Signing Reyes fills the leadoff spot nicely and the Nats have plenty of backup infielders to protect an injury. It also allows the club to not overpay for questionable cf talent (BJ Upton, Denard Span, Grady Sizemore). They can then look for that starter who can eat innings as a solid 2 or 3 and take pressure off the bullpen every fifth day.

Harper_ROY_2012 said...

CF - If you want someone who is already a major league CF off the free agent stack this offseason, I am not sure I would give anyone a long term deal. Honestly, I think a better option is finding a strong armed RF for a 1 year deal and have Werth play CF where his weak RF arm becomes average for a CF. Not that I have a current major league answer in RF either. Our best hope is that Bryce makes the club out of ST 2012 and we do nt need a free agent OF for the next 6 years.

SP -CMW is analmost certainly so that is GREAT news and I think Buehrle is the only really good option out there, I know CJ Wilson has been hyped but I think he is just that hype, he plays in a horrible division. I also know that Rizzo is in love with Edwin Jackson but he is not the answer at #3 I think he would make a great #5 guy, if you are going to also sign Buehrle and then trade Lannan (please god let this happen).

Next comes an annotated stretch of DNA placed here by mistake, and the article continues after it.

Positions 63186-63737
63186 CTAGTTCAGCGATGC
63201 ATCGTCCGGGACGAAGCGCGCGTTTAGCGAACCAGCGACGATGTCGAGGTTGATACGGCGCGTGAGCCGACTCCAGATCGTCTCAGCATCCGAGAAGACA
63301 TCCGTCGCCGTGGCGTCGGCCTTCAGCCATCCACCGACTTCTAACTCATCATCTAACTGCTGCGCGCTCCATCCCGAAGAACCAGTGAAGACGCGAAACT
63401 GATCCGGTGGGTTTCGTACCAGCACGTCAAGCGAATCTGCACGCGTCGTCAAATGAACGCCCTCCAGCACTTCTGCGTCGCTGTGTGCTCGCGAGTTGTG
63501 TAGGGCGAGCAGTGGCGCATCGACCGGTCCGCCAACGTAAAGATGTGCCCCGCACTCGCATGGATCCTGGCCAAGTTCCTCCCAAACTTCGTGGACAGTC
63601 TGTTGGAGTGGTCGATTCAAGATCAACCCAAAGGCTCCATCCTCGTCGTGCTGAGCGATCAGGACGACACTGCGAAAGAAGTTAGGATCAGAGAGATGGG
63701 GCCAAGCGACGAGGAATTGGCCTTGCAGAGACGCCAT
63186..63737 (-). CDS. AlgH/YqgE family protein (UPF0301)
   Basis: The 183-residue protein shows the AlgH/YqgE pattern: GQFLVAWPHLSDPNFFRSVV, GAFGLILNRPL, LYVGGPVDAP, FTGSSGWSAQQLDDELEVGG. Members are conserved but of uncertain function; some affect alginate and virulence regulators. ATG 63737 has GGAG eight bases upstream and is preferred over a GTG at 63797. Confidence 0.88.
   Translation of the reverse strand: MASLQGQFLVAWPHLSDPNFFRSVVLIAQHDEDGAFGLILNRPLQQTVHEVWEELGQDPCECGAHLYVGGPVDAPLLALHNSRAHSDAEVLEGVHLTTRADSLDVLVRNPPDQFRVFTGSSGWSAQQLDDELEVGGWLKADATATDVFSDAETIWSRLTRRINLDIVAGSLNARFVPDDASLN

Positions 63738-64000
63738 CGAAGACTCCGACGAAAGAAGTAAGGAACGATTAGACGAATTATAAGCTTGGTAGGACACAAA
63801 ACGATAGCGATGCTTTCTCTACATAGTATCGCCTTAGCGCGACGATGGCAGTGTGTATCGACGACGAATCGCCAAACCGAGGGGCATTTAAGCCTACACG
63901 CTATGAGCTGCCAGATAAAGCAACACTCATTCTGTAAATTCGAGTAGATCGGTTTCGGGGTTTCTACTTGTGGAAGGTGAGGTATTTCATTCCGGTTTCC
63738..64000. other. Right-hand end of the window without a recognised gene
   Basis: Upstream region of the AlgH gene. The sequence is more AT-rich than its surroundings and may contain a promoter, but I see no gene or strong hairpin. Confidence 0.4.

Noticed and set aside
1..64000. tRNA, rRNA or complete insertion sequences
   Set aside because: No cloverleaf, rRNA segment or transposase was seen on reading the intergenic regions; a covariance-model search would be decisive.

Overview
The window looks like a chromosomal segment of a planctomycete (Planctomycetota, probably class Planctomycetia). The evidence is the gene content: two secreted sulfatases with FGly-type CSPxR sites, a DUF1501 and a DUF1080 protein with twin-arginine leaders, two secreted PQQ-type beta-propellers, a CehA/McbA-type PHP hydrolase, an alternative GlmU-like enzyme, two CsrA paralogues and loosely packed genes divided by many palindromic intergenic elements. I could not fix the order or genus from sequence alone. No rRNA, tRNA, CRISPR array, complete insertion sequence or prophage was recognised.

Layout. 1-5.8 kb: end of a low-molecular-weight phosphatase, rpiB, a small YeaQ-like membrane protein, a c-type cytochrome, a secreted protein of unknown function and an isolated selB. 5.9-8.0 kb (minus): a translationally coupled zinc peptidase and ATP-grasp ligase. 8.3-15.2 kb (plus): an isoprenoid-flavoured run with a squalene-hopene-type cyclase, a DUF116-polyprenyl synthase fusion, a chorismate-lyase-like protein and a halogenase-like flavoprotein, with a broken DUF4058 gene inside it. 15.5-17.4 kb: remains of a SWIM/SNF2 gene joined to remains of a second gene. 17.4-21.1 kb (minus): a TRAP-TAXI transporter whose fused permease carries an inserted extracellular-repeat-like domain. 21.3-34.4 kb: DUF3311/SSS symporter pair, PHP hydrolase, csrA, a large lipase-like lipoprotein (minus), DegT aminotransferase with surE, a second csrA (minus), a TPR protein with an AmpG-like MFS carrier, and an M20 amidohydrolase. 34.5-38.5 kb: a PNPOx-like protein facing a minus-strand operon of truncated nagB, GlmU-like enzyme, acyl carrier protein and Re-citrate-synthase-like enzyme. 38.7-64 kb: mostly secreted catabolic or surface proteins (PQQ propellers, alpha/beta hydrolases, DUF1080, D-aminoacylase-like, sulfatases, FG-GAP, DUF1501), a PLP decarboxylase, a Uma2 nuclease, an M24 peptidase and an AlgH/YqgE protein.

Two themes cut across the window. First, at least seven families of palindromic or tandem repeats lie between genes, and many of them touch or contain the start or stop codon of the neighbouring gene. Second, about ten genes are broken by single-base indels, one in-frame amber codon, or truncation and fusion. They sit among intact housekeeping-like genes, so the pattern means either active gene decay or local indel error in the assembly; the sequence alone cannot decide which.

Now to the 500lb elephant in the room, if there is not legit leadoff CF that we can via free agency or trade then we still need a leadoff guy and the only one out there is Reyes. If you sign Reyes (I think he needs to mature a bit, but maybe Davey can help him there) what do you do with Desmond? Melvin Mora part deux or doyou trade him with Lannan for something else you are missing


Water23 said...

Anon 10:45 AM,

And an ancillary benefit is that it denies the Mets and Phils another chance to fill a hole in their lineup.

markfd said...

Scratch CoCo Crisp off the list he has come out saying he wants to only play on the West coast.

jd said...